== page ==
Looking into legacies

Becca Koch '22 and Jane Kuhnlein '23

Scott and Amy Leech, University of Michigan ’92, in thier college days. The pair eventually settled down in Grosse Pointe where they have immersed their family in U of M culture.
Parental pressure when choosing a college is nothing new to high school students. However, students whose parents went to the same school go through a different type of pressure. As many seniors start to apply to college, parents’ own experiences can shape the opportunities they want for their children.
Vivian Leech’s ’23 parents both went to the University of Michigan, Ann Arbor. She was raised on her parents’ college stories, which influenced her interest in the college. Vivian Leech aspires to go to Michigan or a school of similar academic reputation.
“Out of college experiences, [University of Michigan] is the only one that I’ve ever heard about,” Vivian Leech said. “Going to football games and what their classes were like, it definitely sounds like a rigorous curriculum, but also a fun college life as well.”
Vivian Leech’s dad, Scott Leech, who graduated from the University of Michiganin 1992 with an undergrad degree in economics, sees Michigan as a good school where Vivian Leech could get the education she is looking for. He trusts her to make that decision, but Michigan is definitely in the running.
“I think she’d be a good fit at Michigan,” Scott Leech said. “Ultimately, she needs to be the one to determine where she wants to go and if Michigan’s a fit for her. Given my experience that I had there and knowing what her interests are and the quality of education that university offers are all reasons why she would fit in there.”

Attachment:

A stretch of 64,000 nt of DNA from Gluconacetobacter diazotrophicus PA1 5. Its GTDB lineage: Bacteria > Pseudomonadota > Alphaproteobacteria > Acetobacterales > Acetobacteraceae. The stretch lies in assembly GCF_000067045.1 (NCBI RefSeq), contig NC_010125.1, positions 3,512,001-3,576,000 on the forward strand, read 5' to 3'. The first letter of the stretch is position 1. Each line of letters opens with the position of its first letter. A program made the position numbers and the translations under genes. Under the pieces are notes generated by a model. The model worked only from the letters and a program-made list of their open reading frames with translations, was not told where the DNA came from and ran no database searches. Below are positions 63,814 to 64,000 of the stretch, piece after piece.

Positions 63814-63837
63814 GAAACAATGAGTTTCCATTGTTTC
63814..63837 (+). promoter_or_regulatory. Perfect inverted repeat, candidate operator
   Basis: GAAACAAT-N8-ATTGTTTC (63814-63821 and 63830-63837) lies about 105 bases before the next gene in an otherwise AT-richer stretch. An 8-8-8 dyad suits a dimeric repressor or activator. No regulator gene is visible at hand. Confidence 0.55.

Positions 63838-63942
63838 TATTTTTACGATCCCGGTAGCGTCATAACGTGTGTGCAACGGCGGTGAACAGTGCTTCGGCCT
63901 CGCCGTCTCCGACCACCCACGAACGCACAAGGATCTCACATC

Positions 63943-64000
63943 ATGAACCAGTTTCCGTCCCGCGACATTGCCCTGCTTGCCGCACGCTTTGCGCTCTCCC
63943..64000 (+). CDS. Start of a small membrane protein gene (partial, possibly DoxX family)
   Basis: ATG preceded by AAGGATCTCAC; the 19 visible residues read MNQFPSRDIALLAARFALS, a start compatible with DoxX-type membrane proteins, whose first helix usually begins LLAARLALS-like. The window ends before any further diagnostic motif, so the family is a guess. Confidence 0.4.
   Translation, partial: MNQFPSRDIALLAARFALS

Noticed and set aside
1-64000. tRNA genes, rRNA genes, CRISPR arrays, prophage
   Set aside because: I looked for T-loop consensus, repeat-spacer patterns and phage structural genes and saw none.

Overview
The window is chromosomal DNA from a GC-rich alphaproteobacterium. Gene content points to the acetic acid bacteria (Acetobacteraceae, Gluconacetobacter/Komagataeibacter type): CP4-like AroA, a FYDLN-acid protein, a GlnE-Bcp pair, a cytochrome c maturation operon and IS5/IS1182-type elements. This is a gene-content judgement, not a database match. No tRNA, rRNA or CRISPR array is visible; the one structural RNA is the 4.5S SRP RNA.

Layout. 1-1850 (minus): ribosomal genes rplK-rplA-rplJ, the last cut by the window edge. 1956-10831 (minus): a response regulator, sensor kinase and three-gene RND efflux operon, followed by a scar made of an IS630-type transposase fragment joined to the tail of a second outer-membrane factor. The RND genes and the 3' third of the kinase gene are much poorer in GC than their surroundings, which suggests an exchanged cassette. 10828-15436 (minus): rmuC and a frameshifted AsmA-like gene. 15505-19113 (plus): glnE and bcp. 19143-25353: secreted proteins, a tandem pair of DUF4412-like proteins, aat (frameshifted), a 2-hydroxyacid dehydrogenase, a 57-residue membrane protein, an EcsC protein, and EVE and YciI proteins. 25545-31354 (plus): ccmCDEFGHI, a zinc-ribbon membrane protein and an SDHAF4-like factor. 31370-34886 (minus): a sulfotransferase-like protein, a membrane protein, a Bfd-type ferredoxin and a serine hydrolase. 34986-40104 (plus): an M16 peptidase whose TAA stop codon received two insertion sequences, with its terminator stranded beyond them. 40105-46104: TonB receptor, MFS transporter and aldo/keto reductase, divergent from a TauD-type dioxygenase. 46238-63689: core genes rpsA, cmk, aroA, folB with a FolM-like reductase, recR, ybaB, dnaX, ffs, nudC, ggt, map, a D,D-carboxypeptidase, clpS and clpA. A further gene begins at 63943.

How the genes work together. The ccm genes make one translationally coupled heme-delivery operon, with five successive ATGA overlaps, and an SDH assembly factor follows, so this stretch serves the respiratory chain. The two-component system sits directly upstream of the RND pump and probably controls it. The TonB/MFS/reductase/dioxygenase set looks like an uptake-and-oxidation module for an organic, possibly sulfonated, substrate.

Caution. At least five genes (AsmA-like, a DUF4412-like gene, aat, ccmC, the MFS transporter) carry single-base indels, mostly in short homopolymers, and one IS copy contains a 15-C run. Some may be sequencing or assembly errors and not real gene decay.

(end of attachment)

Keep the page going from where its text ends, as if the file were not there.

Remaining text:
These experiences, according to school psychologist Lisa Khoury can often pressure students to attend certain colleges as a legacy.
“Sometimes parents, because they’ve been to school, they know it and often times it was a positive experience for them, they’re more likely to suggest or to guide their students to explore that college,” Khoury said. “On a positive side, it might give students an insight into a college that they might not otherwise have. In addition to that typical school college tour they might get, through their parents might be able to provide additional insight and influence or talking about professors they had or degree programs or how things worked to their favor. (But) that might cause a student to maybe consider a college that they’re not comfortable with. ”
Vivian Leech acknowledges Michigan’s competitive atmosphere and she has been determined to meet the high expectations. She sets necessary goals for herself to establish a Michigan-worthy college application.
“It’s an academic standard,” Vivian Leech said. “I want to go to the school that I’ve been considering all my life. My parents don’t necessarily put pressure on me because they’re fine with me going to another school, but there would have to be a reason why I’d be choosing somewhere other than Michigan.”
Since she is still a junior, Vivian Leech has been looking into other schools with similar reputations to Michigan, like Northwestern University. Her parents continue to be supportive of her decisions as long as they aid her future plans. Michigan is at the top of Vivian Leech’s college list and she is going to make sure she has the qualifications for it.